Why oil and politics are re-igniting an old conflict between Venezuela and Guyana

The world faces a renewed geopolitical fault line in South America, where borders drawn by colonial powers cross disputed territory now rich in resources

A Bolivarian militia member at a polling station during the referendum on Venezuelan sovereignty over the Esquibo region, in Caracas on December 3.
A Bolivarian militia member at a polling station during the referendum on Venezuelan sovereignty over the Esquibo region, in Caracas on December 3.

Why oil and politics are re-igniting an old conflict between Venezuela and Guyana

An old territorial flashpoint between Venezuela and neighbouring Guyana has returned to the forefront of politics in South America, raising concern in the region and the wider world that it could develop into an open war.

The dispute over the Essequibo territory, officially part of Guyana, was thought to have been all-but resolved in 2004, when Venezuela’s President Hugo Chavez distanced himself from his country’s claims over the area, saying they should be consigned to history.

Chavez’s successor, President Maduro, has taken a different approach as his economy has toppled into crisis, sparking a wave of emigration, bitter internal politics and a more aggressive stance over his borders.

Al Majalla looks at the roots of this potential conflict between two nations, in a part of the globe shaped by its colonial history as much as its Amazonian geography and abundant natural resources.

Colonial legacy

Guyana is a small republic in the northernmost part of South America, sharing borders with Brazil, Venezuela, and Suriname, It is a part of the wider Guianas region in the Amazon basin, named from an Indian meaning "land of many waters" because it is rich in rivers.

European colonisers split it up. Spain gave the region Venezuela, while the Portuguese brought in Roraima, which is now part of Brazil. The Dutch carved out Suriname, which has been independent since the mid 1970s. French Guiana remains an overseas dependency, as its name implies.

Then there is Guyana, Britain’s former colony, independent since the mid 1960s. It is the third-smallest country in South America by land area, covering around 214,000 square kilometres. It is the second smallest in terms of population, with around 800,000 people. The Essequibo region constitutes more than two-thirds of its territory and is home to under a sixth of its population.

Guyana is also the sole South American country that speaks English leaving it culturally affiliated with English-speaking Caribbean including Jamaica.

Various indigenous tribes were the original inhabitants of Guyana. It was first colonised by the Dutch in the early 17th century, who relinquished control to the British by the close of the 18th century.

Sugar and slavery

Guyana’s economy was built on sugar plantations, with the crop dependent on slaves brought in from Africa.

After slavery was abolished in 1834, Britain brought in a new workforce, primarily from its Indian colonies, a practice that persisted until the early 19th century and had a major bearing on the country’s population.

The biggest demographic group in the modern Guyana is of Indian descent, at 43% of the population. Afro- Guyanese people make up about a third of it. Traditionally, Guyanese of Indian descent predominantly inhabit rural areas, while those of African origin tend to concentrate in coastal regions.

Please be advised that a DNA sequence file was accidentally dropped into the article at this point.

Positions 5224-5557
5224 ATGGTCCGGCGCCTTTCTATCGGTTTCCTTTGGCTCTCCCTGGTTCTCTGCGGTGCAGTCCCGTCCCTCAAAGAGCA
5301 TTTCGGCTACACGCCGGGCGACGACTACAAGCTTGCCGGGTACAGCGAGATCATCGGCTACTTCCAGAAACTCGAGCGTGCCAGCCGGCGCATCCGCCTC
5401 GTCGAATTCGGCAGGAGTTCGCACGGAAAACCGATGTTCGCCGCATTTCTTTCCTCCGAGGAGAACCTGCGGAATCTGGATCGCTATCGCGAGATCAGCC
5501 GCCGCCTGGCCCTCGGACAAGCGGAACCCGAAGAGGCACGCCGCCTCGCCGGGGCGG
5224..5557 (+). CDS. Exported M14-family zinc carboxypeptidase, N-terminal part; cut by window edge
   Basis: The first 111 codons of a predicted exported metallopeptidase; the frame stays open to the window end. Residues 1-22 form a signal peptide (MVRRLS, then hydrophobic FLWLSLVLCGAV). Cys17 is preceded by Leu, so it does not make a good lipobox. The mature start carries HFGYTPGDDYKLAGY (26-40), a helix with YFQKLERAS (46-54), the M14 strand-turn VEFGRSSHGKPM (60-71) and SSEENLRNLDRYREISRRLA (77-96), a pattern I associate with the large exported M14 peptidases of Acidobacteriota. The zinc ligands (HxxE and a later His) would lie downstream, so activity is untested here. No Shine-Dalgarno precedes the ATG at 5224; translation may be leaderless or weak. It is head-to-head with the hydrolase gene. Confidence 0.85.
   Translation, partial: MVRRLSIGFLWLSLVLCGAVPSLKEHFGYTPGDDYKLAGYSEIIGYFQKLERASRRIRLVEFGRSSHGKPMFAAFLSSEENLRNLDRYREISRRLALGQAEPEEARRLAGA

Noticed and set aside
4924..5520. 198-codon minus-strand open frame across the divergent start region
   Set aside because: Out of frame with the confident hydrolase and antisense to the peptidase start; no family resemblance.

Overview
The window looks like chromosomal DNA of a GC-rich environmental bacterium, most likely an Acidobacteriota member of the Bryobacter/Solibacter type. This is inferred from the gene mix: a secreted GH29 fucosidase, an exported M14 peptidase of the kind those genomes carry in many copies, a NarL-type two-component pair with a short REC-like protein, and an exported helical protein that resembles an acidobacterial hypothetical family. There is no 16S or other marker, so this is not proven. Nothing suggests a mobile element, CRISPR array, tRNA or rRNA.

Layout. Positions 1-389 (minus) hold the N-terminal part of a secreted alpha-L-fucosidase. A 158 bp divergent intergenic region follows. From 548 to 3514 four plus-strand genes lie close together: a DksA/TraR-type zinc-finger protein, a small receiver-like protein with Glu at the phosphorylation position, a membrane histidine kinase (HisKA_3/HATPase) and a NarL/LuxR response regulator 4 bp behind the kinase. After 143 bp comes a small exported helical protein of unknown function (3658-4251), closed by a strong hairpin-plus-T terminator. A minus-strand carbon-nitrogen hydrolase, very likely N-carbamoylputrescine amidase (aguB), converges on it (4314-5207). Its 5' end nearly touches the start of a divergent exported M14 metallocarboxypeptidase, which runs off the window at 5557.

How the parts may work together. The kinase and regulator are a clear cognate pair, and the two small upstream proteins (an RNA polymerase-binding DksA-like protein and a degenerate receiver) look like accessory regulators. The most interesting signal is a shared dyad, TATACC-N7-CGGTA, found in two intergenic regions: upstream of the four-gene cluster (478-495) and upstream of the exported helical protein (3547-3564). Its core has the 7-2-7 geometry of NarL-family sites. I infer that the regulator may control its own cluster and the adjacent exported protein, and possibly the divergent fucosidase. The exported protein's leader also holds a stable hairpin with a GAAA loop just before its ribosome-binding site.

Guyana’s path to independence in the 1960s, took longer than some of its neighbours, a factor that has influenced the current territorial dispute.

Venezuela’s independence came in 1824. Shortly afterwards, its “liberator” Simón Bolívar staked a claim with the British over the lands to the west of the Essequibo River. In 1899, an international arbitration panel comprised of judges from Russia, England, and the United States ruled in favour of Britain, a decision that Venezuela acquiesced to at the time.

But over subsequent years and with the testimonies of jurists involved, it became evident that the arbitration process was unfair and badly run.

On the eve of Guyana's independence in 1966, a diplomatic accord was reached in Geneva between Britain and Venezuela. It nullified the 1899 arbitration and set up a mechanism to address the dispute via transitional negotiations spanning four years.

But no resolution was reached between the newly established state and its longer-standing neighbour. Venezuela continues to assert its claim over the lands, as does Guyana.

And then came a new factor into this old dispute: Oil.

Oil and money

In 2015, ExxonMobil identified substantial oil reserves in the area claimed by both countries.

Last month, fresh findings put the size of the Guyana find at about 11bn barrels of crude. That is enough to catapult the country above Kuwait into the top spot in rankings of proven reserves per capita.

ExxonMobil is involved in 63 exploration projects and has boosted Guyana's daily oil production to 600 thousand barrels, with the potential to reach 1.2m by the end of 2027.

This comes just as Venezuela’s oil industry is tied up in US sanctions, limiting its ability to export from its own proven oil reserves, which are the biggest in the world. It also has trouble with mismanagement in the industry. Its oil production has plummeted from 3mn barrels per day to less than 400,000 over the last decade, although there is a gradual recovery underway, taking the figure to around 750,000.

A tale of two economies

And so, the two countries have been through very different recent experiences with their economies and the energy export industries that can transform their fortunes.

Since the discovery of oil, Guyana once one of the world’s poorest countries, has been achieving unparalleled global growth figures, also helped by a transformative economic restructuring in the late 1980s. In the current year alone, its national output rose by approximately 38%

Conversely, the Venezuelan economy, already heavily dependent on oil, is grappling with its most profound crisis in history. Over the past decade, its national output has dwindled by roughly 80%, and in 2019, hyperinflation soared to an unprecedented 200,000%, setting a global record that will probably never be surpassed.

People are leaving the country amid this dire economic crisis. Over 7mn Venezuelan citizens have emigrated. A modest recovery is underway, helped by the people turning to the dollar as their primary currency.

People are leaving the country amid this dire economic crisis. Over 7mn Venezuelan citizens have emigrated. A modest recovery is underway, helped by the people turning to the dollar as their primary currency.